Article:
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Mating
In biology, mating is the pairing of either opposite-sex or hermaphroditic organisms for the purposes of sexual reproduction. '' Fertilization'' is the fusion of two gametes. ''Copulation'' is the union of the sex organs of two sexually reproducing animals for insemination and subsequent internal fertilization. Mating may also lead to external fertilization, as seen in amphibians, fishes and plants. For most species, mating is between two individuals of opposite sexes. However, for some hermaphroditic species, copulation is not required because the parent organism is capable of self-fertilization ( autogamy); for example, banana slugs. The term ''mating'' is also applied to related processes in bacteria, archaea and viruses. Mating in these cases involves the pairing of individuals, accompanied by the pairing of their homologous chromosomes and then exchange of genomic information leading to formation of recombinant progeny (see mating systems). Animals For animals, ma ...
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Assortative Mating
Assortative mating (also referred to as positive assortative mating or homogamy) is a mating pattern and a form of sexual selection in which individuals with similar phenotypes or genotypes mate with one another more frequently than would be expected under a random mating pattern. A majority of the phenotypes that are subject to assortative mating are body size, visual signals (e.g. color, pattern), and sexually selected traits such as crest size. The opposite of assortative is disassortative mating. Causes Several hypotheses have been proposed to explain the phenomenon of assortative mating. Assortative mating has evolved from a combination of different factors, which vary across different species. Assortative mating with respect to body size can arise as a consequence of intrasexual competition. In some species, size is correlated with fecundity in females. Therefore, males choose to mate with larger females, with the larger males defeating the smaller males in courting th ...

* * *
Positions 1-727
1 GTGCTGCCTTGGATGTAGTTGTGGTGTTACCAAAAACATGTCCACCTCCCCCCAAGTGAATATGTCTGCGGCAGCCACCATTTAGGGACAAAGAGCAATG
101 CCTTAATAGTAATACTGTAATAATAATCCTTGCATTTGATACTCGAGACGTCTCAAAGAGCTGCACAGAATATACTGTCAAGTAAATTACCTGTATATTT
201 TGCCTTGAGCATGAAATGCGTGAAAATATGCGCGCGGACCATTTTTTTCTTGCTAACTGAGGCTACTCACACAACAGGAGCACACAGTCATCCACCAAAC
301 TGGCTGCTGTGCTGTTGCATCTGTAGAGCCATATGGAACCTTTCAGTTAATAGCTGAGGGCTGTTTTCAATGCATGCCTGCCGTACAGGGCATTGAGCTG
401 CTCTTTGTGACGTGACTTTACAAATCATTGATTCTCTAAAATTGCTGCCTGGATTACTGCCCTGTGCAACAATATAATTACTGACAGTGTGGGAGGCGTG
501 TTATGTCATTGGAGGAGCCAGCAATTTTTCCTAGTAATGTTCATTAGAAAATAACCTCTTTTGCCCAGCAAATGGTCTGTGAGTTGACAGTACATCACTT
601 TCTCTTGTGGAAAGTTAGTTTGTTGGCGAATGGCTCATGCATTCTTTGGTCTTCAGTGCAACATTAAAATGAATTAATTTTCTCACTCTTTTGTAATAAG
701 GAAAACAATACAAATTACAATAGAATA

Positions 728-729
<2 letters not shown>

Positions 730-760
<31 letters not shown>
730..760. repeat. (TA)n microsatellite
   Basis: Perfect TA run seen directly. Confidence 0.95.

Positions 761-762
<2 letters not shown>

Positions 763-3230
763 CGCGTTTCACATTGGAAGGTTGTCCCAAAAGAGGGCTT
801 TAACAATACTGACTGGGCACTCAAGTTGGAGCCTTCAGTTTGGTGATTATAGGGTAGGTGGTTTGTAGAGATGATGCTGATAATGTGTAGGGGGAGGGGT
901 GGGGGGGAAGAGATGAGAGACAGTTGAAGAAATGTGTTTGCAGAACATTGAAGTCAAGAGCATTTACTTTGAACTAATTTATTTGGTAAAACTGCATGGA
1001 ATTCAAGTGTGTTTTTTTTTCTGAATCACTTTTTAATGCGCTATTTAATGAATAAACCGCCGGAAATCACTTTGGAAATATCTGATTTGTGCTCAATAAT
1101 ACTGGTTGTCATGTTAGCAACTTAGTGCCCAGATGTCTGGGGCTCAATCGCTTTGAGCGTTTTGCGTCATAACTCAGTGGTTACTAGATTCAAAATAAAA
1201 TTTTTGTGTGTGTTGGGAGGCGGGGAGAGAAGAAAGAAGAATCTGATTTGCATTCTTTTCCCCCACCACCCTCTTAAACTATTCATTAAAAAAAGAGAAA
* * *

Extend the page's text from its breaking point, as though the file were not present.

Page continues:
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Mating Systems
A mating system is a way in which a group is structured in relation to sexual behaviour. The precise meaning depends upon the context. With respect to animals, the term describes which males and females mate under which circumstances. Recognised systems include monogamy, polygamy (which includes polygyny, polyandry, and polygynandry), and promiscuity, all of which lead to different mate choice outcomes and thus these systems affect how sexual selection works in the species which practice them. In plants, the term refers to the degree and circumstances of outcrossing. In human sociobiology, the terms have been extended to encompass the formation of relationships such as marriage. In plants The primary mating systems in plants are outcrossing (cross-fertilisation), autogamy (self-fertilisation) and apomixis (asexual reproduction without fertilization, but only when arising by modification of sexual function). Mixed mating systems, in which plants use two or even all three mating sy ...
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Reproduction